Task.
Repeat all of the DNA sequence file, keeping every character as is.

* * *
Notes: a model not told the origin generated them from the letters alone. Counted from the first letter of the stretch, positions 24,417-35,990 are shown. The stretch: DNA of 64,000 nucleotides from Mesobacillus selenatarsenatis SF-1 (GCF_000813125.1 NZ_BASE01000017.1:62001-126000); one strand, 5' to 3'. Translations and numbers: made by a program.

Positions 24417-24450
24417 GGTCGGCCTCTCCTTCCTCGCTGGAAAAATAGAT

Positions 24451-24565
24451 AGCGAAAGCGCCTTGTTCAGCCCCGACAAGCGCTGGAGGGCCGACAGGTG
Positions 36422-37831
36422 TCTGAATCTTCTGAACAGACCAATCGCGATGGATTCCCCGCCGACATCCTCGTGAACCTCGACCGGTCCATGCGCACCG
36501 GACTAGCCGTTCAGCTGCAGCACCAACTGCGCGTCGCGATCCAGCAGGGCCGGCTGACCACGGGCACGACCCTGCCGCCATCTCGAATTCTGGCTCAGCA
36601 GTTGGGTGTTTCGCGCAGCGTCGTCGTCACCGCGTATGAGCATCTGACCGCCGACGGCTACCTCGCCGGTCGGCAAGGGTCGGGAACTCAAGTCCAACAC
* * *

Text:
Notes: a model not told the origin generated them from the letters alone. Counted from the first letter of the stretch, positions 24,417-35,990 are shown. The stretch: DNA of 64,000 nucleotides from Mesobacillus selenatarsenatis SF-1 (GCF_000813125.1 NZ_BASE01000017.1:62001-126000); one strand, 5' to 3'. Translations and numbers: made by a program.

Positions 24417-24450
24417 GGTCGGCCTCTCCTTCCTCGCTGGAAAAATAGAT

Positions 24451-24565
24451 AGCGAAAGCGCCTTGTTCAGCCCCGACAAGCGCTGGAGGGCCGACAGGTG
Positions 36422-37831
36422 TCTGAATCTTCTGAACAGACCAATCGCGATGGATTCCCCGCCGACATCCTCGTGAACCTCGACCGGTCCATGCGCACCG
36501 GACTAGCCGTTCAGCTGCAGCACCAACTGCGCGTCGCGATCCAGCAGGGCCGGCTGACCACGGGCACGACCCTGCCGCCATCTCGAATTCTGGCTCAGCA
36601 GTTGGGTGTTTCGCGCAGCGTCGTCGTCACCGCGTATGAGCATCTGACCGCCGACGGCTACCTCGCCGGTCGGCAAGGGTCGGGAACTCAAGTCCAACAC